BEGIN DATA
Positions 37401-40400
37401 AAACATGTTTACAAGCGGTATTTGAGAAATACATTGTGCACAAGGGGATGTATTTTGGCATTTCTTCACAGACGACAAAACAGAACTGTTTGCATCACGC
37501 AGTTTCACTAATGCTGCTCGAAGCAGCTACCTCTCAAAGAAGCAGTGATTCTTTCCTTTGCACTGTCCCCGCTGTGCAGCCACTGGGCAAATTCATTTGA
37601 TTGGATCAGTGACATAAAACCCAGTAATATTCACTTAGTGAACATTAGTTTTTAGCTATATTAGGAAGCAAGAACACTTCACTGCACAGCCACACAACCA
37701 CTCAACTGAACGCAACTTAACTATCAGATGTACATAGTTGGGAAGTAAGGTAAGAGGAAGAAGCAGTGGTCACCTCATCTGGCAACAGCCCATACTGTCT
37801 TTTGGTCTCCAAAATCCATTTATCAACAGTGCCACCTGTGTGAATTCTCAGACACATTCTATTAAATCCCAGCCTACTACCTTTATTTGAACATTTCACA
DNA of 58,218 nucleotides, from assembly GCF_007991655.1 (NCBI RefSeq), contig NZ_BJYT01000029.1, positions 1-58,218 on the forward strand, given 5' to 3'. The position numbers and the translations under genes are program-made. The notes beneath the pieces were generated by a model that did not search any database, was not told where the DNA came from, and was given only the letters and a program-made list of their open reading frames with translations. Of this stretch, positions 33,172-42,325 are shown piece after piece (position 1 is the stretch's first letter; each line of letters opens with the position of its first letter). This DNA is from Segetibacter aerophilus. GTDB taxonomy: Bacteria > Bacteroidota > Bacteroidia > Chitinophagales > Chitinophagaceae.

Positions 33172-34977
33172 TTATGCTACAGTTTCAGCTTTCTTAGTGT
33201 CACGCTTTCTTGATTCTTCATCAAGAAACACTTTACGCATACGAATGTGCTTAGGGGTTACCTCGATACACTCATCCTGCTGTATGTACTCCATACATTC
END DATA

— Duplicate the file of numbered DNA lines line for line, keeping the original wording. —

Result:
Positions 37401-40400
37401 AAACATGTTTACAAGCGGTATTTGAGAAATACATTGTGCACAAGGGGATGTATTTTGGCATTTCTTCACAGACGACAAAACAGAACTGTTTGCATCACGC
37501 AGTTTCACTAATGCTGCTCGAAGCAGCTACCTCTCAAAGAAGCAGTGATTCTTTCCTTTGCACTGTCCCCGCTGTGCAGCCACTGGGCAAATTCATTTGA
37601 TTGGATCAGTGACATAAAACCCAGTAATATTCACTTAGTGAACATTAGTTTTTAGCTATATTAGGAAGCAAGAACACTTCACTGCACAGCCACACAACCA
37701 CTCAACTGAACGCAACTTAACTATCAGATGTACATAGTTGGGAAGTAAGGTAAGAGGAAGAAGCAGTGGTCACCTCATCTGGCAACAGCCCATACTGTCT
37801 TTTGGTCTCCAAAATCCATTTATCAACAGTGCCACCTGTGTGAATTCTCAGACACATTCTATTAAATCCCAGCCTACTACCTTTATTTGAACATTTCACA
DNA of 58,218 nucleotides, from assembly GCF_007991655.1 (NCBI RefSeq), contig NZ_BJYT01000029.1, positions 1-58,218 on the forward strand, given 5' to 3'. The position numbers and the translations under genes are program-made. The notes beneath the pieces were generated by a model that did not search any database, was not told where the DNA came from, and was given only the letters and a program-made list of their open reading frames with translations. Of this stretch, positions 33,172-42,325 are shown piece after piece (position 1 is the stretch's first letter; each line of letters opens with the position of its first letter). This DNA is from Segetibacter aerophilus. GTDB taxonomy: Bacteria > Bacteroidota > Bacteroidia > Chitinophagales > Chitinophagaceae.

Positions 33172-34977
33172 TTATGCTACAGTTTCAGCTTTCTTAGTGT
33201 CACGCTTTCTTGATTCTTCATCAAGAAACACTTTACGCATACGAATGTGCTTAGGGGTTACCTCGATACACTCATCCTGCTGTATGTACTCCATACATTC